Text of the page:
February 20, 2015
Mortgage rates are ending the day in very similar territory to yesterday's latest levels but have had something of a wild ride between now and then. At issue is the ongoing drama between Greece and its Eurozone creditors. There was some risk heading into today that a temporary agreement would be reached to extend Greece's bailout agreement, and indeed that's behind the volatility.
But why would a Greek bailout extension be a risk for mortgage rates?
Greece has actually played an integral role in domestic market movements over the past several years. This most recent flare up is partially responsible for the low rates we've enjoyed. Long story short, the "drama" means increased risk that Greece will default, which in turn benefits the Eurozone's most stable sovereign debt, such as Germany's. When we talk about 'sovereign debt,' it's the same thing as US Treasuries at home, and in fact, Treasuries reap some of the benefits from the excess demand created by drama in Europe. Think of it as nervous investors seeking safer havens. Finally, as you know, Treasuries and the Mortgage-Backed-Securities that dictate mortgage rates tend to stick fairly close together. That's why a Greek deal is a risk. It saps demand for safe haven debt. Lower demand = higher rates.
Thankfully, the news of the Greek deal hit markets that were already in much stronger territory for the day. That means that most lenders started out with lower rates this morning and although mid-day volatility led them to raise rates in the afternoon, it was only back to yesterday's levels.
Where we go from here is a matter of debate and opinion until we see how next week's two main events shape up. The first isn't really an event. Rather, it's simply the Monday deadline for Greece to hammer out some of the details of today's deal. The other event is Fed Chair Yellen's congressional testimony where markets will refine expectations for Fed policy changes in the next few meetings. We're still very much at risk in terms of the rate outlook and a lock bias still makes much better sense for almost any scenario. Keep in mind, that doesn't mean rates can't improve, simply that we haven't seen enough evidence for that to lower our defenses.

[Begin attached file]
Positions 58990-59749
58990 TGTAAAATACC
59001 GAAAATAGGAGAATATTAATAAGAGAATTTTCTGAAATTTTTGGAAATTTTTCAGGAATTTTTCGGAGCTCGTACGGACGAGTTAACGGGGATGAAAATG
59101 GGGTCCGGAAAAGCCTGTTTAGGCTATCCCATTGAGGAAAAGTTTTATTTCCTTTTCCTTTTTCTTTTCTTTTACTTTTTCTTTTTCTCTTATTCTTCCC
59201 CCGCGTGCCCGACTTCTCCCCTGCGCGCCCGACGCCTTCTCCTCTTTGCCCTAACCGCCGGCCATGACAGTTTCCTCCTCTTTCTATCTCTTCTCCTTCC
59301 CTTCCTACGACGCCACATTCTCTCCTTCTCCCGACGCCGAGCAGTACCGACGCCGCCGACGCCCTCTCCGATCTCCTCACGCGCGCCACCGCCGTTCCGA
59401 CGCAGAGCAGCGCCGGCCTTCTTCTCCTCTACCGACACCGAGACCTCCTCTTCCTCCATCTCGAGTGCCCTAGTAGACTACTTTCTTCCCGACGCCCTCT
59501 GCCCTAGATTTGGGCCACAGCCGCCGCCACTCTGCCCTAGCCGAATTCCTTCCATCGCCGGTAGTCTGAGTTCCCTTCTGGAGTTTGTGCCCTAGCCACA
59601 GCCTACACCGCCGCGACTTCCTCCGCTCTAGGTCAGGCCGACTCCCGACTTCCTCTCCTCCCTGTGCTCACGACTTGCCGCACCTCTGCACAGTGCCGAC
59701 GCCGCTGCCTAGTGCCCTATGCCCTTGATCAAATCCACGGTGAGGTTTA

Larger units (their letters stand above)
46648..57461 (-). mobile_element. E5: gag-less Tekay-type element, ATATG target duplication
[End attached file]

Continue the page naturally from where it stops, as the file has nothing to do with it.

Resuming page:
Loan Originator Perspective
"What started out as a good day has quickly turned directions. Rumor of a Greek deal to stay in the EU has caused more selling pressure in bonds. The trend right now is not our friend. The benchmark 10 year note has bounced off resistance at 2.04 several times and until that resistance is broken, locking is the wise move especially if your lender has not repriced for the worse today." -Victor Burek, Open Mortgage
"The Greece/Eurozone melodrama continued today, seemingly changing by the minute. Both MBS and treasuries opened higher, but as of mid day are trending downward (rates increasing). It's hard to handicap the effect (or non-effect) on MBS of any "agreement" on Greece's debt, so I'm trying to concentrate more on loans. Until rates move down for more than 3 hours, I'm staying with an early locking bias for most clients." -Ted Rood, Senior Originator
Today's Best-Execution Rates
- 30YR FIXED - 3.75-3.875
- FHA/VA - 3.25-3.5
- 15 YEAR FIXED - 3.00-3.125
- 5 YEAR ARMS - 2.75 - 3.25% depending on the lender
Ongoing Lock/Float Considerations
- 2015 began with a strong move to the lowest rates seen since May 2013. The catalyst has been and continues to be Europe.
- European bond yields trended constantly lower in 2014, thus playing a prominent role in keeping US rates lower than they otherwise might be. Many feel that Europe will continue to slide until their central bank engages in US-style quantitative easing. Some see this happening in early 2015. In any event, we're looking for a turn in Europe, first and foremost, before worrying about the longer-term trend in bond markets being at serious risk of reversing.
- It's impossible to know when Europe will turn a corner, and even then it's only the sort of thing we'll be able to observe in hindsight. That means every head-fake toward higher rates runs the risk of developing into a longer term rise, even if those risks vary greatly in terms of probability. Clients with longer term time horizons and who otherwise don't mind losing some ground in exchange for the chance at locking even lower rates are the only ones who should float. Clients who must close by a certain date or who can't afford to lose any ground on rates should generally be locking even though the longer term trend has been in their favor for over a year now.
- As always, please keep in mind that the rates discussed generally refer to what we've termed 'best-execution' (that is, the most frequently quoted, conforming, 30yr fixed rate for top tier borrowers, based not only on the outright price, but also 'bang-for-the-buck.' Generally speaking, our best-execution rate tends to connote no origination or discount points--though this can vary--and tends to predict Freddie Mac's weekly survey with high accuracy. It's safe to assume that our best-ex rate is the more timely and accurate of the two due to Freddie's once-a-week polling method).